by Kiren Gopal
According to President Obama, health care reform should control costs, expand coverage, improve care, and guarantee choice. As Congress works to find politically palatable solutions to achieve those goals and health care interests continue to lobby – to the tune of $1.4 million daily – some legislators instead choose to offer proposals to limit medical liability.
These proposals are based in part on the theory that frivolous malpractice claims are epidemic and represent a significant component of health care costs. But according to the latest Public Citizen study of the National Practitioner Data Bank, nearly two-thirds of the individuals who were compensated in 2008 suffered an injury that resulted in “significant permanent injury, major permanent injury, quadriplegia, brain damage or the need for lifelong care, or death.” These claims can hardly be described as frivolous. Perhaps the most telling point from the NPDB study is that the medical malpractice liability system accounts for just 0.6 percent of national health care costs. Reducing accountability for medical malpractice is clearly an unsuitable focal point for reducing unnecessary costs.
Groups like the American Medical Association and Common Good also contend that “defensive medicine,” where providers order unnecessary tests out of fear of lawsuits, also contributes to rising health care costs. But both the Congressional Budget Office and the National Bureau of Economic Research concluded that the effects of limiting tort liability on the practice of “defensive medicine” are “weak or inconclusive” and “at best ambiguous.”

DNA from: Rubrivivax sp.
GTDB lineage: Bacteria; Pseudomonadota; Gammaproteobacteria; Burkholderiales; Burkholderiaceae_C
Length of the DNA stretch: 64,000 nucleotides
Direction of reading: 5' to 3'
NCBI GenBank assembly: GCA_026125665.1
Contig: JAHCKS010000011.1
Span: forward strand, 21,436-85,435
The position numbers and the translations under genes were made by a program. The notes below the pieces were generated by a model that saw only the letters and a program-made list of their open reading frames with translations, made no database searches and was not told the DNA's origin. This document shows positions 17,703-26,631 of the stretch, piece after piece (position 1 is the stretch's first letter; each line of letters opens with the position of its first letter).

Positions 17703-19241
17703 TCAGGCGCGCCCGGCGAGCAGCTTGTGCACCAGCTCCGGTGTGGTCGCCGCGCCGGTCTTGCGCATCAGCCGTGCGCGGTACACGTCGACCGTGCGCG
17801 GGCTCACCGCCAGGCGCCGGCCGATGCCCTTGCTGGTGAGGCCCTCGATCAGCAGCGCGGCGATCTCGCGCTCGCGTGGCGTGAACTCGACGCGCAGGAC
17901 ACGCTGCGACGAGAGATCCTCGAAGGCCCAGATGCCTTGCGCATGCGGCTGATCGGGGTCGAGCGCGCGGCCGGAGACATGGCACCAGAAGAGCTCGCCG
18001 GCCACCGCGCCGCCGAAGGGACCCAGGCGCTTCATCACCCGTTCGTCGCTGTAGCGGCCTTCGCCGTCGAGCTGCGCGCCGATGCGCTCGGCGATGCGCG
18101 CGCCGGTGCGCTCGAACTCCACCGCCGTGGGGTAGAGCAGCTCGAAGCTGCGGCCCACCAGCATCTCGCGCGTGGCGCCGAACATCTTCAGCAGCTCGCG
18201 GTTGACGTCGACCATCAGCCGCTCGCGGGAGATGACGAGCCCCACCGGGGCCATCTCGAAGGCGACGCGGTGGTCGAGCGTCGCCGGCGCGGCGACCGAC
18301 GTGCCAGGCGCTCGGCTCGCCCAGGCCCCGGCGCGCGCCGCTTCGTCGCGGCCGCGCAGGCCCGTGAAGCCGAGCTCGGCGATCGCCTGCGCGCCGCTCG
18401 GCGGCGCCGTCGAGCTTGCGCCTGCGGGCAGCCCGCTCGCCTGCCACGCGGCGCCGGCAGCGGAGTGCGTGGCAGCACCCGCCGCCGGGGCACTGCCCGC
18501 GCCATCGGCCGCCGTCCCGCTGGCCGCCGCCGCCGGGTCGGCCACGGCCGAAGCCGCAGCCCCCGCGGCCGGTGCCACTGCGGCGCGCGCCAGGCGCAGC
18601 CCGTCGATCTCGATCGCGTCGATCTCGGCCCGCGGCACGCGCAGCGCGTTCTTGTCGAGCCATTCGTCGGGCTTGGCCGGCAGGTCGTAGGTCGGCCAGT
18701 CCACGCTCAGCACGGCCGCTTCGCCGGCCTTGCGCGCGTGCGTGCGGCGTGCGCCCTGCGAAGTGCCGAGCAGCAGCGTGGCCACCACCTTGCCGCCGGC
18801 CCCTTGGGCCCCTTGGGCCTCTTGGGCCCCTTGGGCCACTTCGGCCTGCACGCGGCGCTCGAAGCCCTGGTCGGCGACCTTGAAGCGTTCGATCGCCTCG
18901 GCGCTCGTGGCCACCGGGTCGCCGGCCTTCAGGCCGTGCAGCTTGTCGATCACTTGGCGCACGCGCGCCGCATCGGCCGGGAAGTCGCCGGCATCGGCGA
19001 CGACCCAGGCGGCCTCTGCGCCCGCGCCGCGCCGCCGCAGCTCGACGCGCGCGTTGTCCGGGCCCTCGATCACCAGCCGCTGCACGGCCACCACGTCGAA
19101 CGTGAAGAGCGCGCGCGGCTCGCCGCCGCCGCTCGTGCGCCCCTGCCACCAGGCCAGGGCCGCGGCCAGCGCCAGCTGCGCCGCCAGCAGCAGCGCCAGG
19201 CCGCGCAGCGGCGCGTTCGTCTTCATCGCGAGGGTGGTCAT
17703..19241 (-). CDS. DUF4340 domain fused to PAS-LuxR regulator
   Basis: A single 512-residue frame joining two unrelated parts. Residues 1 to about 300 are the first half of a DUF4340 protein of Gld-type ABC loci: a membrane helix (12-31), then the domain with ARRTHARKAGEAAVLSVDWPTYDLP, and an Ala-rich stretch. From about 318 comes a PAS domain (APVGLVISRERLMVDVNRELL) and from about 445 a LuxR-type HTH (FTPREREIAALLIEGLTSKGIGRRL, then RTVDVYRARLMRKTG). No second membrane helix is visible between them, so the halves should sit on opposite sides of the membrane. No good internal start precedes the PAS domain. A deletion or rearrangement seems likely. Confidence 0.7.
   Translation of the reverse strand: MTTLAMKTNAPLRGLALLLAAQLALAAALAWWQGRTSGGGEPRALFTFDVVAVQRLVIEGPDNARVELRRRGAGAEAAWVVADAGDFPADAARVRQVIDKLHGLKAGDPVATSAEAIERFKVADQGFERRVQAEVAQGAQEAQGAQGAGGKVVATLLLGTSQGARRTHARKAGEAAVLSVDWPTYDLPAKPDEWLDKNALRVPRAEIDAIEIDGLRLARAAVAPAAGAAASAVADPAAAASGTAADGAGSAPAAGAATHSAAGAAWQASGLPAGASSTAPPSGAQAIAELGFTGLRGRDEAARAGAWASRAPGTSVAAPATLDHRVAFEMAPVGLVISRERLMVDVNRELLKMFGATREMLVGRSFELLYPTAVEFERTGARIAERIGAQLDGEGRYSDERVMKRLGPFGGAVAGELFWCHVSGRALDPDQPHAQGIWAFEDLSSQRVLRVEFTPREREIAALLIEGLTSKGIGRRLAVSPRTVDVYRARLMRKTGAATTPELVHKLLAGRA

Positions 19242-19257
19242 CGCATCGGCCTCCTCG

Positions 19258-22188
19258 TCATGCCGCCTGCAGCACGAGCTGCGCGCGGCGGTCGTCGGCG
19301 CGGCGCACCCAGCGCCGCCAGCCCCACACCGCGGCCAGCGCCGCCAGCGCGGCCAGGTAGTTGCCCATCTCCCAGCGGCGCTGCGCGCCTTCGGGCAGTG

It is against this backdrop that some senators introduced amendments to restrict patients’ rights. Senator Hatch’s amendment, for example, would impose an arbitrary cap on damages, leaving patients who suffer significant permanent injuries without adequate compensation. But in the states, measures like this have not driven down costs. A recent article in the New Yorker, examining health care costs in a small Texas town, observed that although Texas capped malpractice awards in 2003, today McAllen is the second most expensive health care market in the country. Further, consumers’ insurance premiums and Medicare spending in Texas have continued to rise even after caps on damages became law.
Although none of these amendments has been adopted, there is reason to be concerned. For example, Senate Finance Committee Chair Max Baucus released a health care reform white paper last November which contained liability proposals in the form of administrative compensation tribunals. These “alternatives” are more similar to caps on damages than they seem because they are likely to limit compensation and immunize negligent providers from accountability. Whether the chairman will allow such provisions in the health care legislation is a matter to which we should pay close attention.